This article was inspired by a twitter follower who asked me if I’d compared Blues to other clubs in the Championship, to see if things really as bad as I feared.
I have to admit I hadn’t, and so I’ve spent a little bit of time over the last couple of days pulling together figures to see if my hypothesis has any foundation in truth.
I will admit that my figures are a little bit raw and don’t take various intangible things into account, but I think they’re a fair reflection of where we are as a club and they show the extent of the problem that Blues faces.
All data on players was taken up to January 25, 2023. The raw data in my spreadsheet is at this link.
The first thing I wanted to check was just how many other teams used the loan market as heavily as Blues does.
There are currently three clubs in the division who have six players on loan at this time, although Burnley will become the fourth should they complete a loan move for Djed Spence from Spurs. The other two teams are Huddersfield Town and Blackpool.
On the flip side, there are two teams in the Championship without a loan player on their books; West Bromwich Albion and Bristol City. In actual fact, the Robins have not loaned a player in since signing Steven Sessegnon on loan from Fulham on September 7, 2020.
The heaviest users in the loan market are Blackpool and Stoke City, who have loaned eight players in total this season.
Once I got those numbers, I thought it would be interesting to compare how many loan players start games for other clubs in the Championship in comparison to Blues.
My gut feeling was that Blues are using loan players this year not only as a stop-gap to add bodies to the squad, but to build a temporary core due to the quantity and quality of permanent players Blues have on their books.
To do this, I checked every loan player to see how many games they started and totalled this in the third column of my spreadsheet.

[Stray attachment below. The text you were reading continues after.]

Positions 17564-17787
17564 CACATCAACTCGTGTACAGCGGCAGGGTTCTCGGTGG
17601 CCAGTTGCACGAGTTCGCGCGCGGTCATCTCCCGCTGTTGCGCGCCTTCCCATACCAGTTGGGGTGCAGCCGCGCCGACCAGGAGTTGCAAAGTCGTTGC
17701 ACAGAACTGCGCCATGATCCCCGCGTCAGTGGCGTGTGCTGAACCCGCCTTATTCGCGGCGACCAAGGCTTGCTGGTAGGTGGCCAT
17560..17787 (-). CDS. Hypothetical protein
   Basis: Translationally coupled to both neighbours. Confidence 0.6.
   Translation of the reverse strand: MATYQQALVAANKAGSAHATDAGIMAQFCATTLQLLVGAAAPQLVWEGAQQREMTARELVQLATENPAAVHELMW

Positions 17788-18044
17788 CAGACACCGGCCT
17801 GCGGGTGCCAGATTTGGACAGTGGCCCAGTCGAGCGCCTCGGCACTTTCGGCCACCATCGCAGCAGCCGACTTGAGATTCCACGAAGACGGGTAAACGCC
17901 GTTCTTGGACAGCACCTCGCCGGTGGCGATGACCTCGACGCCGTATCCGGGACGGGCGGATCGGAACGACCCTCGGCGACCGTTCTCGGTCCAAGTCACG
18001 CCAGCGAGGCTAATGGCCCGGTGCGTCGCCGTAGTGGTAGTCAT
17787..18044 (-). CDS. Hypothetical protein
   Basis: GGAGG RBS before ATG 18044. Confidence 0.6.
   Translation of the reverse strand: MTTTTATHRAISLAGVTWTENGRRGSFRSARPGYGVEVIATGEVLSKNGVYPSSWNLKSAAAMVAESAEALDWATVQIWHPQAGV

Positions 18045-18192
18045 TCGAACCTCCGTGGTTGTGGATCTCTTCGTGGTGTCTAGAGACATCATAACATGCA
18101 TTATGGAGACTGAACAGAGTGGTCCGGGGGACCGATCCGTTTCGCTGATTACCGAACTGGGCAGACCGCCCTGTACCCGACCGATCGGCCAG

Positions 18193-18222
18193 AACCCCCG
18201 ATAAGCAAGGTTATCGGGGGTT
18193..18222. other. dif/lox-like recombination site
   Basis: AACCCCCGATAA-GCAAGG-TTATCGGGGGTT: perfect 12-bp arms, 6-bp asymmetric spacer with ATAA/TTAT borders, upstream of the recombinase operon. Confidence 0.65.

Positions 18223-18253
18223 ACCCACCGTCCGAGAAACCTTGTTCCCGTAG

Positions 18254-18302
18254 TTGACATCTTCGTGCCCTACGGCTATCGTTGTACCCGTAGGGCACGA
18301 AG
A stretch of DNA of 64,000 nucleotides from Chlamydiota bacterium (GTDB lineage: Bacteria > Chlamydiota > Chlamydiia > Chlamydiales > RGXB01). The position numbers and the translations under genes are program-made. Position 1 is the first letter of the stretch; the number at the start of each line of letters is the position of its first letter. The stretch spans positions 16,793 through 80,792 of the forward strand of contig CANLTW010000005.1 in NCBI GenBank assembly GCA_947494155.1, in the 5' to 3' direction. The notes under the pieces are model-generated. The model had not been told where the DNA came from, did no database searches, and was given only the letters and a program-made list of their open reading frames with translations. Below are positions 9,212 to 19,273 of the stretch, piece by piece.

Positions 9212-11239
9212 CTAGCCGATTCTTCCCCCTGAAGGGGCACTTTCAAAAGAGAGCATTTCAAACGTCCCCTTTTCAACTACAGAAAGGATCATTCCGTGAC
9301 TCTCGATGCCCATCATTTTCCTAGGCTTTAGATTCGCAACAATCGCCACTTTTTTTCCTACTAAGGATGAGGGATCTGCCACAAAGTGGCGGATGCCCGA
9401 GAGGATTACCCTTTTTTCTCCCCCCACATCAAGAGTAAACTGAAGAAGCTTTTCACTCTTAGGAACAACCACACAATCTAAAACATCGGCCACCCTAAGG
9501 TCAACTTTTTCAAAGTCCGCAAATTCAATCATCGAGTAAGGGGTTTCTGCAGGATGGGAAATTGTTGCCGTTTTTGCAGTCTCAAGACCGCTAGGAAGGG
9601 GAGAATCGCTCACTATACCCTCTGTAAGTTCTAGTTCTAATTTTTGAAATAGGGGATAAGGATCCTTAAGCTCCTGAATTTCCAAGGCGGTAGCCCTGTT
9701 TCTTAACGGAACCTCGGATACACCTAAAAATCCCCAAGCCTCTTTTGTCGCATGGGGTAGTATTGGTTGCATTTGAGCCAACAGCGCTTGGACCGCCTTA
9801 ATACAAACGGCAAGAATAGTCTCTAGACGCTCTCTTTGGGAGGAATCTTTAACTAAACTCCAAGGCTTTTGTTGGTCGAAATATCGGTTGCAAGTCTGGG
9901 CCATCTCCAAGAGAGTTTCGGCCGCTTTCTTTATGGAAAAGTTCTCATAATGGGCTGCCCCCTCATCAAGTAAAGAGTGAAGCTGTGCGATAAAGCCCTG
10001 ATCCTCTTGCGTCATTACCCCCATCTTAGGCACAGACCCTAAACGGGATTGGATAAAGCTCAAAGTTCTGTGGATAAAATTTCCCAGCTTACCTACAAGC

As we know that only 11 players can start each game, we can know the total number of starts possible by a team by multiply games played by 11.
From this I can work out the percentage of league starts that have been given to loan players.
Also, as we know no more than five loan players can be in any matchday squad, we can work out how much of the total loan capacity has been used by each club.
It turns out that I was right that Blues are most reliant on loan players, giving out 108 league starts to all their loan players combined.
As Blues have played 28 games the absolute maximum they could have given out would have been 140, meaning that Blues ran at 77.14% of absolute loan capacity.
I wasn’t too surprised to see Reading were heavily reliant on loan players either, bearing in mind their financial loans and they handed out 99 starts, running at 70.71% of absolute loan capacity.
However, seeing Burnley also up there (83 league starts, 59.29% absolute loan capacity) offers another insight into the loan market – that if the quality of loan player is good enough, then it is possible to succeed with lots of loan players.
This made me think more about the intangibles.
The fact that Burnley are top of the table even though they have used several loan players frequently should demonstrate that having lots of loan players isn’t an inherently bad thing.
Obviously, if a team has high quality players on loan then it doesn’t really matter if the team relies upon them as those players will be good enough to push the team up the division.
However, measuring that quality is a difficult thing to do.
This is because in reality it’s not just about how technically skilful or athletic a player is.
A player played out of position is not going to fare as well as one played in the right way, just as a player who is given the best tactical help is going to succeed more than one who is struggling to adapt to the way a team plays.
I’ve thought about how to measure this and I think it’s something that is very difficult to do without access to the kinds of statistics that I just don’t have.
I would be interested to see if someone could do a deep dive with something like Opta or Prozone statistics to see how loan players measure up across the division, to see if there is some correlation not only with the quantity of players used and league position, but also with benchmarkable statistics.